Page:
I enjoyed Kate’s previous YA novels The Accident and The Finder and so was very keen to read her new book Fish Out of Water (published by Text). Kate speaks about it here at PaperbarkWords.
Kate Hendrick on Fish Out of Water:
At fifteen, Finn knows exactly who he is. He’s Finn the swimmer, who works hard and wins. But then he unexpectedly loses a race, makes a snap decision to quit, and for the first time faces the question of who he is when he’s not following the black line at the bottom of a pool.
With this book, my focus was on exploring the idea of choices. The great thing about YA and teen protagonists is that, for most of us, adolescence is a time of dawning awareness. It’s when we first start to comprehend that we can make our own decisions about who we are and what we believe; that perhaps the person we have started as is not the person we wish to continue as. Additionally, it can feel like there’s pressure to decide these things, like the clock is ticking and you have to sort out who you are before you hit adulthood. So in examining the idea of choices, it was not only the actual choices a person makes – about their ambitions, their faith, their sexuality – but also the factors that affect their decision making.
As Finn discovers, it seems like everybody has their own opinions on what he should do. These reflect the persistent, often guilt-inducing narratives in our society about teenagers: about good and bad choices, right and wrong paths to take; always a great way to pile on some additional pressure at an already tumultuous time in life. In this book, my characters explore and challenge some of these ideas. ‘There is no right or wrong choice,’ Finn scoffs early on. ‘There’s just choices.’ But as the story progresses, he finds the simplicity of this assertion challenged. In contrast to Finn, who tends to make his decisions in a self-absorbed vacuum, the other characters in the story wrestle with the weight of familial and cultural expectations: guilt about past decisions, and reluctance to pursue their desires for fear of disappointing those around them.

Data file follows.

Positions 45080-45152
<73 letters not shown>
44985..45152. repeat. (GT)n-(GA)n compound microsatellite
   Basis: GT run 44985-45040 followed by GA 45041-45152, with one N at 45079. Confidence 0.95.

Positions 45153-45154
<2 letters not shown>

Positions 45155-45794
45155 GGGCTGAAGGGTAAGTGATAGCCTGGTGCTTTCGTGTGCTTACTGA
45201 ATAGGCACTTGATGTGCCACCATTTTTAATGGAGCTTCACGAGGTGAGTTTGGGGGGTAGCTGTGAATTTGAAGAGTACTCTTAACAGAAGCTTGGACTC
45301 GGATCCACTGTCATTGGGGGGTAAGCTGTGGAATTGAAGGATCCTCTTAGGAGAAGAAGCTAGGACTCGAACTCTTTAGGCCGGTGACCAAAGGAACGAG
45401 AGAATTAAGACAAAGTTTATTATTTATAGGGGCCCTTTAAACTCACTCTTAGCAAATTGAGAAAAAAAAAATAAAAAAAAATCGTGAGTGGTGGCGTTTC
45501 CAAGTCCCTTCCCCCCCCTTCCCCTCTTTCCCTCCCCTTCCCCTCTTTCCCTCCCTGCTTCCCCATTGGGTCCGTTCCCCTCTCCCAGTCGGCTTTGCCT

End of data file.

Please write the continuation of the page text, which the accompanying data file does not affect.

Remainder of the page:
The title, Fish Out of Water, is a well-known metaphor describing a situation where we find ourselves out of our comfort zone. For Finn, who has always felt more comfortable in the water out of it, it is a both a metaphorical and (almost) literal description of his journey as he tries to navigate life out of the pool. He is forced into uncomfortable conversations, faced with uncomfortable feelings, and troubled by uncomfortable memories from his past.
At the end of the story, I deliberately avoided tying up every loose end too neatly, because things rarely work out that way in real life. While Finn has made some decisions about who he wants to be, choosing our identity is not a once-off decision, but a series of ongoing reflections and choices. And as Finn eventually realises, sometimes in life there’s no such thing as a simple choice. Sometimes, in fact, there’s no choice at all.